ISRAEL have been no strangers to using Eurovision politically in the past, using pinkwashing to make their international image into a gay-friendly paradise. However this year this ramped up hugely, with a song originally called "October Rain" (later rewritten with minimal changes to be "Hurricane") about the deadly Hamas attacks of October 7 2023, a heinous atrocity that is used as a ongoing justification for atrocities being carried out in Gaza.

The European Broadcasting Union (EBU) originally rejected the song as overtly political but were forced to back down when Israel's president Isaac Herzog (below) intervened (which doesn't exactly aid their claim of being non-political). All this while Israel continued military action across the Gaza strip from Gaza City to Rafah, causing many examples of what Amnesty International and even members of the UN have called war crimes.

The National: The President of Israel Isaac Herzog has called the BBC coverage of the conflict in the Middle East ‘atrocious’ and a ‘distortion of the facts’ (Justin Tallis/PA)

READ MORE: Eurovision final: Footage shows Israel's Eden Golan booed in stadium

In 2022, Russia were unceremoniously booted out of Eurovision following their invasion of Ukraine, with the EBU releasing a statement saying this was done to prevent the contest being brought into disrepute. So, there is precedent. Yet this has not happened this year with Israel. Eurovision maintains the line it is a non-political event but this has always been a meaningless disclaimer; it is simply a matter of what politics has the right to be considered political.

One example of how hollow this claim of apoliticism rings is that while sentiments of support for Israel were all but encouraged in and around this year's contest, the same cannot be said for sentiments of support for Palestine. Palestinian flags were banned, with artists and attendees both being checked carefully to prevent any being brought into the venue. Fake cheering was apparently played into the broadcast mix to try and drown out any boos around the Israeli entry (something that had been first used in 2015 to hide the audience's hostility towards Russia's Polina Gagarina after Russia passed its anti-gay law).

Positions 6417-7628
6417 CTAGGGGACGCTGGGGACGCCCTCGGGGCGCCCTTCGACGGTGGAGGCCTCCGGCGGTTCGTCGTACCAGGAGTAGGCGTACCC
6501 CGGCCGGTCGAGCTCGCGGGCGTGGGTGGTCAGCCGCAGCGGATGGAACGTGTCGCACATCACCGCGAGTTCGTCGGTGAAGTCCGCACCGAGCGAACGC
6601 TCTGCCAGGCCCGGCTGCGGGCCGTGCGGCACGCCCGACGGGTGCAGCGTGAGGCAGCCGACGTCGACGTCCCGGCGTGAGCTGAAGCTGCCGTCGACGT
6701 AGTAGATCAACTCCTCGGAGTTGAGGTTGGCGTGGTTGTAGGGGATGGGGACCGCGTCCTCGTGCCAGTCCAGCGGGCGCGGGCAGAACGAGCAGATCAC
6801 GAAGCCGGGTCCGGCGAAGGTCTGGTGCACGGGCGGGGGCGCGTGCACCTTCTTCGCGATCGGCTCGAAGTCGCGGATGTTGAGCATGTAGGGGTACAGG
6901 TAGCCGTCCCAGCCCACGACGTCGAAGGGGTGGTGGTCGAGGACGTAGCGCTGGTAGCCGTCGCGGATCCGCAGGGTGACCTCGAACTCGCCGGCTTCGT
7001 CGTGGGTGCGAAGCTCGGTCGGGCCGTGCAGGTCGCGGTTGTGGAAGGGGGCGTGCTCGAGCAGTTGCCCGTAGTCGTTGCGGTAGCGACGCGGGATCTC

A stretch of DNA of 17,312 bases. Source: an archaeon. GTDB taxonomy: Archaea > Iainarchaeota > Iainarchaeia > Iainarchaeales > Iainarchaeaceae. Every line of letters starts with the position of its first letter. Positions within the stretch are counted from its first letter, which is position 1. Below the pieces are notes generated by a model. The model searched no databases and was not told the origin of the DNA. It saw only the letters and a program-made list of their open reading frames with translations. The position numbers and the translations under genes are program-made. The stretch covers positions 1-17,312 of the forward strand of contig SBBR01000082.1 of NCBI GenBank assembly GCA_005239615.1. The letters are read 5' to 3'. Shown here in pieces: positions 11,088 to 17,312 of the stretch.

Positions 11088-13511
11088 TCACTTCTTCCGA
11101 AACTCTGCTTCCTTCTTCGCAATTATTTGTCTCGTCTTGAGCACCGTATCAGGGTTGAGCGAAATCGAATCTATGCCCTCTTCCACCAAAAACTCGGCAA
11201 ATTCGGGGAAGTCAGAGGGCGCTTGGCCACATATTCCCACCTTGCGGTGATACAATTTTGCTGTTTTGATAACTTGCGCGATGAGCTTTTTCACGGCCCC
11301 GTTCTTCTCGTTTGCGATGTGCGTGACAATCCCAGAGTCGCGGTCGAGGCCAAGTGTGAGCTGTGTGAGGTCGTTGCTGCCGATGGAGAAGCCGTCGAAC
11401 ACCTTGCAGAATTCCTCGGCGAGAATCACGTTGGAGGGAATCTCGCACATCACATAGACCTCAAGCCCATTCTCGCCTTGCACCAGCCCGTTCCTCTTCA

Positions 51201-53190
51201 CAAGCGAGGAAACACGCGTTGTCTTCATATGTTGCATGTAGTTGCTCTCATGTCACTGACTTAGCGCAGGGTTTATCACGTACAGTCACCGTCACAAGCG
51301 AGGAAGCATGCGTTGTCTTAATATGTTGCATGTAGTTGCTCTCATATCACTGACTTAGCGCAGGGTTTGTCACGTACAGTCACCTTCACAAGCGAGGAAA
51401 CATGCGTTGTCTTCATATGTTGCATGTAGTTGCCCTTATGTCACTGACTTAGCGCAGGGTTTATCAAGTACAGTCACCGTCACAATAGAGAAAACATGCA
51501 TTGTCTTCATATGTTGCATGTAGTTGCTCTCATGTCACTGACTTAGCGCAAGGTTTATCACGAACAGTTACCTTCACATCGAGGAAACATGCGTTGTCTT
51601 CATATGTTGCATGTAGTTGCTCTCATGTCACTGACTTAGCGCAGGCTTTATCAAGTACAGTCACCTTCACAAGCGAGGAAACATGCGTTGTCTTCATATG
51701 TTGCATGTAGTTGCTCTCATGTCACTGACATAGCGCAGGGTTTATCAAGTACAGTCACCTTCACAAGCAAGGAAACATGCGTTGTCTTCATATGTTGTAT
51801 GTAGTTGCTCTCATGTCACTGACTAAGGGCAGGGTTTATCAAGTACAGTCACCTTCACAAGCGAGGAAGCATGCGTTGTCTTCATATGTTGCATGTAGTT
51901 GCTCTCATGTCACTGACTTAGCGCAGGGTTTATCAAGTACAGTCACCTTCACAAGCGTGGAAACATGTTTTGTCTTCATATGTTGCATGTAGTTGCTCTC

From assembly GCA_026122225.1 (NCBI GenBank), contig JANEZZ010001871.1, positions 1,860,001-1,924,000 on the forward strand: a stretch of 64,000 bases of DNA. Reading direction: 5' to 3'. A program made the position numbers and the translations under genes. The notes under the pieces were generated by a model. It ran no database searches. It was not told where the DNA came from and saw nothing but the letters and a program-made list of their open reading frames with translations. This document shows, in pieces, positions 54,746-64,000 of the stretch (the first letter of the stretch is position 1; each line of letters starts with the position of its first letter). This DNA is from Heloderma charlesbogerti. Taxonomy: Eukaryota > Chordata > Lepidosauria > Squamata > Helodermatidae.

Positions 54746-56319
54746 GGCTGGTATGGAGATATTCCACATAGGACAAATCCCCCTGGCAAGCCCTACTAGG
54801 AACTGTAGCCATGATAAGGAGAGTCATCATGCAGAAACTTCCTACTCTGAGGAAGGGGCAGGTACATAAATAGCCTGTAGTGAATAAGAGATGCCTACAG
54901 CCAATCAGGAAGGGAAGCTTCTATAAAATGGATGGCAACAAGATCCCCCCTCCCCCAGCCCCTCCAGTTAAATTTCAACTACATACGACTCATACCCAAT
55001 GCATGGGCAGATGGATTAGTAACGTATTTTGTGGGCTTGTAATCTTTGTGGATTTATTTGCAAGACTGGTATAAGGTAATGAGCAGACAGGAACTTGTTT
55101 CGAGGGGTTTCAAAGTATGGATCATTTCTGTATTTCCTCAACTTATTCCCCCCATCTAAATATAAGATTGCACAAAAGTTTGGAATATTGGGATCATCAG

The National: Eric Saade performs the song Popular during the opening of the first semi-final at the Eurovision Song Contest in Malmo, Sweden (Martin Meissner/AP)

Most notably, artist Eric Saade, a half-Palestinian Swedish singer who earned his home country third place in 2011 with the song Popular, was condemned by the EBU for wearing a keffiyeh that he had received from his father while performing in the opening of semi final one, despite it being his heritage ... akin a Scot wearing a kilt. The message seemed clear: Being Palestinian at all is considered unacceptably political.

This has not been limited to just happening outside of the venue. Contestants have spoken out since the end of the contest, condemning the EBU and the Israeli delegation for creating a deeply unpleasant and outright hostile environment for them this year, with Ireland's outspokenly pro-Palestine queer artist Bambie Thug being one notable example. They were banned by the EBU from having "Ceasefire" written on their chin in Ogham script, but this alongside condemnations of Israel's hostilities in Gaza, meant they earned a lot of negative attention from the Israeli delegation and supporters online. The internet was awash on Saturday night with Israeli voices and right-wing demagogues mocking them for placing just below Israel, using homophobic and transphobic language in the process.

The Israeli delegation became known for recording and harassing any artists that either were or were perceived as anti-Israel, and despite Bambie and others including Greece's Marina Satti complaining to the EBU and the EBU agreeing this was against the rules, no action was taken. These artists had to witness Eden Golan repeatedly talking about being the victim of hateful attention, all while being reportedly subjected to it themselves by Eden's delegation and supporters. The atmosphere was so grim before the final that several national spokespeople withdrew, including last year's runner-up Käärijä (below).

The National:

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All of this added up a tense atmosphere that was generally invisible to the cameras and those at home, bar the booing for Martin Österdahl, whose position now seems untenable. In the end, despite a massive televote for Israel that seemed entirely out of proportion to the song itself and aided by support from figures who normally would pour scorn on the contest like the Netherlands' Geert Wilders, Israel did not win and we got a glorious winner.

However, with the overnight assault in Gaza drowned out in the news by Eurovision coverage, Israeli government figures speaking about how the televote for Eden Golan shows Europe supports Israel's Gaza offensive, and queer Lithuanian contestant Silvester Belt tweeting how this year's contest has left him traumatised it is very clear that, in the words of winner Nemo themself after their win, "maybe Eurovision needs a little bit of fixing".